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Wilshire Meta-Data Conference/DAMA International Symposium Update

Published
  • May 07 2004, 1:00am EDT

The 8th annual Wilshire Meta-Data Conference was held in conjunction with the 16th annual DAMA International Symposium May 2-6, 2004, at the Century Plaza Hotel in Los Angeles, California. Billed as the world's largest vendor-neutral data management conference, hundreds of data administrators, data/system architects, data/enterprise modelers and analysts gathered to discuss current issues and attend classes, workshops, special interest group meetings and keynote speeches all directed toward managing data in its various forms.

C.J. Date, an independent author, lecturer, researcher and consultant, specializing in relational database technology who is best known for his book An Introduction to Database Systems (seventh edition published in 2000), was one of the keynote speakers. He stated, "Those who don't know history are doomed to repeat it," and gave the background of relational database theory while discussing interesting quotes he's accumulated over the years. He defended the relational database stating that it was solidly established in set theory and predicate logic.

All day tutorials were offered and 11 speakers presented sessions on a wide variety of topics. Sid Adelman, a consultant specializing in data warehouse and strategic data architecture who co-authored a methodology and project planning tool tailored specifically for data warehouse and actively publishes on data warehouse topics, opened his class by saying, "We all agree that data is a critical asset, but what have you been doing about it?" His course, "How to Develop an Enterprise Strategy" focused on actionable knowledge for the attendees. He discussed the importance of data quality, categorizing your data and stressed the components of a successful data strategy.

Adelman recommended that each person could take immediate steps to improve their data as a critical asset by creating a glossary of both business and technical terms to distribute throughout the organization to get communication started and to help form a single view of the enterprise. His other suggestion was to begin to profile your data. This allows the data administrator to submit a report of the state of the data to the business movers which helps improve the quality of the data and assigns ownership responsibilities.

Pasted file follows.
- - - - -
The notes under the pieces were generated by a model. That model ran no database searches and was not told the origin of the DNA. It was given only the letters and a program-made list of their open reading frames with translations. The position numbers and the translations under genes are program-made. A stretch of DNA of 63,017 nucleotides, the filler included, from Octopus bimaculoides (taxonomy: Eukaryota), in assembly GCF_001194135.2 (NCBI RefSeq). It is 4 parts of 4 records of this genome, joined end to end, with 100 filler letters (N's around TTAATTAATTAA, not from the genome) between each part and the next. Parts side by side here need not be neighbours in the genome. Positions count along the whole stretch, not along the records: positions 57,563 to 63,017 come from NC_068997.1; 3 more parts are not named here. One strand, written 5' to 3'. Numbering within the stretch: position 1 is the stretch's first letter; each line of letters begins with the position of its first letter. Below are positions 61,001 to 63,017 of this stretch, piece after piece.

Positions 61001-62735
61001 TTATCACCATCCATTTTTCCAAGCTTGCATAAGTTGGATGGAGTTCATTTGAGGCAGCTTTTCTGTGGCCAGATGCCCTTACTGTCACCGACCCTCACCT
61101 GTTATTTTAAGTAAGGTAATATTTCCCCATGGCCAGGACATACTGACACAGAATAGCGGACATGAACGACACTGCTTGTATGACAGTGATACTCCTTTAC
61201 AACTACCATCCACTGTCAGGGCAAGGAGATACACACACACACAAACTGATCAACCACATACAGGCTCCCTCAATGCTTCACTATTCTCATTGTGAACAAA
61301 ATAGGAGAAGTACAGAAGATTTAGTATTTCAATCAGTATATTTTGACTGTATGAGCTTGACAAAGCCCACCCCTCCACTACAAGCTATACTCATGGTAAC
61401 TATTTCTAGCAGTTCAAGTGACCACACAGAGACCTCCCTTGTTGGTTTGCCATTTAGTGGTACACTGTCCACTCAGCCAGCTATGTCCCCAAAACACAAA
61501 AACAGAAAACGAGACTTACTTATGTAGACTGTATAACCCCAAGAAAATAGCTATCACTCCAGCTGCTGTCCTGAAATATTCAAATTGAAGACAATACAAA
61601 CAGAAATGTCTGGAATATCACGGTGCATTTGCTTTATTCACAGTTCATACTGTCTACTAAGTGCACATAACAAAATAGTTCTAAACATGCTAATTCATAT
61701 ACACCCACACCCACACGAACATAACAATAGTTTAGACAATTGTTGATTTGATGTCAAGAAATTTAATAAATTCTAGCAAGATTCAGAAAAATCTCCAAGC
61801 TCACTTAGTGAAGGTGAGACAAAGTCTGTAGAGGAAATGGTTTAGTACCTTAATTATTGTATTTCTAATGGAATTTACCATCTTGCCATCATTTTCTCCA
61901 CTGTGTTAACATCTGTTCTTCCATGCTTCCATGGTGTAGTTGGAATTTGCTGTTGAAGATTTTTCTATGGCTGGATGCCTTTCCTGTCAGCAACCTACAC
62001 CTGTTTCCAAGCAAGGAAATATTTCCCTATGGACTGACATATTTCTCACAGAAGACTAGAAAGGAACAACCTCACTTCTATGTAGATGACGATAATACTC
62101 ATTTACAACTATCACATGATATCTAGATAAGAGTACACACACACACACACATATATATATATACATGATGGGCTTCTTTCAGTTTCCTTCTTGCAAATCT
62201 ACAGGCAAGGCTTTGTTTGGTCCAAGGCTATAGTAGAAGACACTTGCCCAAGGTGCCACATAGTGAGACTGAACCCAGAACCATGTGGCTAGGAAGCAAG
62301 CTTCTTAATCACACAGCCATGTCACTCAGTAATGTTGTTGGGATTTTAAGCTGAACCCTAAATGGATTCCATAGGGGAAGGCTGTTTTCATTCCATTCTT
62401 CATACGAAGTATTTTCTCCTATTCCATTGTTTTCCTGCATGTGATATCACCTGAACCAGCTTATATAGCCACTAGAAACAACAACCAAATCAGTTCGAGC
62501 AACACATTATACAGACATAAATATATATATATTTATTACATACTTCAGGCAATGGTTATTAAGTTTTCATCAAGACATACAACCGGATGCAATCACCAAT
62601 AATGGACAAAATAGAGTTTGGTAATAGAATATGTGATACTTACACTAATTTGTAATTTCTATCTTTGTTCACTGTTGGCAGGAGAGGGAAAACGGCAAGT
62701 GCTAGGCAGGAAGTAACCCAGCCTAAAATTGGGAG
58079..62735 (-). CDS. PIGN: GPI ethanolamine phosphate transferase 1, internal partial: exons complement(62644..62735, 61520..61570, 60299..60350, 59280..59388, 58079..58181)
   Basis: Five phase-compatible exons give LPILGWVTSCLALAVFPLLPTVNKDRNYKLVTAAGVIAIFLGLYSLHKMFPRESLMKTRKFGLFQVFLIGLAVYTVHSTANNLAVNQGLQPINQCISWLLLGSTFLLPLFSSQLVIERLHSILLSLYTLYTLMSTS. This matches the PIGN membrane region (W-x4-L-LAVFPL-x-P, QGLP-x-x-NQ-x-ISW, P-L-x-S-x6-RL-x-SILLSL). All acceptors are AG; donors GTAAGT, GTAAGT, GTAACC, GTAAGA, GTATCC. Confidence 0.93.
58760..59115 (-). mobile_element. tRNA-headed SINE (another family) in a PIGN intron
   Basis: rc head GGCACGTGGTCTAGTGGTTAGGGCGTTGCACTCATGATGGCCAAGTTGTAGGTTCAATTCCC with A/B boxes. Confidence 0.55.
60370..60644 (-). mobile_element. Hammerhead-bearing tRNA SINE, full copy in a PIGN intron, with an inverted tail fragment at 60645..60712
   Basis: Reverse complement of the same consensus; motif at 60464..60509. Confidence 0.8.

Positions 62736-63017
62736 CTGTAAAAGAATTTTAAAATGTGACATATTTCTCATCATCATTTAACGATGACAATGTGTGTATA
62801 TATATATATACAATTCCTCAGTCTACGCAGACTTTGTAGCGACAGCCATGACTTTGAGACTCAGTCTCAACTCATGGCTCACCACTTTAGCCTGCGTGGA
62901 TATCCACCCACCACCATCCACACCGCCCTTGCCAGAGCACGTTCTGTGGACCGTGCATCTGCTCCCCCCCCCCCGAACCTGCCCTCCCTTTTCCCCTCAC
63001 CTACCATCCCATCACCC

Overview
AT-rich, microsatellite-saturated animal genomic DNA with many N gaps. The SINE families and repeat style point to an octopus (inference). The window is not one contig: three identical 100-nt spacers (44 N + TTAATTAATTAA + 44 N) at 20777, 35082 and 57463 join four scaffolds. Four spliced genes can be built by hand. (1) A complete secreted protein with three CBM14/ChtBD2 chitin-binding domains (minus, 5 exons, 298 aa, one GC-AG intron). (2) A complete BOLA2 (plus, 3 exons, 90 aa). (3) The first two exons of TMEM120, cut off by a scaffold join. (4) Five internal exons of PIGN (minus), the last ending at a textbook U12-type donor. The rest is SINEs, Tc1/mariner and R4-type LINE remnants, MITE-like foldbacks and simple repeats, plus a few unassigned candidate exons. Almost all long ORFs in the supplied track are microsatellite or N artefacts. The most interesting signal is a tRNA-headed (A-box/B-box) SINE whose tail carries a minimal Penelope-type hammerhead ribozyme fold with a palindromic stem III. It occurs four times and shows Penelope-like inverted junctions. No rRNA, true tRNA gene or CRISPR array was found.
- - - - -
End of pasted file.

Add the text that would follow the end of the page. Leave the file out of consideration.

Another class was taught by John Ladley, a well-known information management practitioner and a popular speaker on knowledge management. His session, "Using Information Management to Sustain a Data Warehouse" discussed reinitiating a data warehouse project. He emphasized the importance of high quality data, "All systems have data quality issues. They must be addressed in context: one person's data is another's nightmare."

He suggested a risk management approach to data quality and recommended that a survey on the multiple layers of quality issues was a great action step. Pointed questions can address and determine the usefulness and effectiveness of quality. He stated, "It is important to evaluate the range of value and the levels of ambiguity that will be tolerated."

David Marco, president of Enterprise Warehousing Solutions, presented, "Building the Managed Meta Data Environment." He talked about the necessity of effective meta data management and designed a framework for creating a managed meta data environment and went into great detail about the components including information about data stewardship and detailed meta data modeling. One of his recommendations was, "Make sure your meta data repository is implemented on an open relational database platform. Proprietary platforms can be a risk, you need to have options above and beyond a tool."

Besides independent consultants and industry experts, many business practitioners were course leaders and brought their perspective to the conference. R. Todd Stephens is the director of the Meta Data Services Group for the BellSouth Corporation who implemented a huge, successful meta data project. He shared his experience creating an enterprise architecture in "Enterprise Meta Data: The Art and Science of Best Practices"  and gave the attendees a checklist of questions to ask vendors during the project procurement phase. Tom Yanken, manager of corporate repository/architecture for UPS distinquished business rules from data and process in his "What is Why? What is How? And What is What?" presentation.

 

Trip reports will be available on all of the presentations from the conference within a week at www.wilshireconferences.com.

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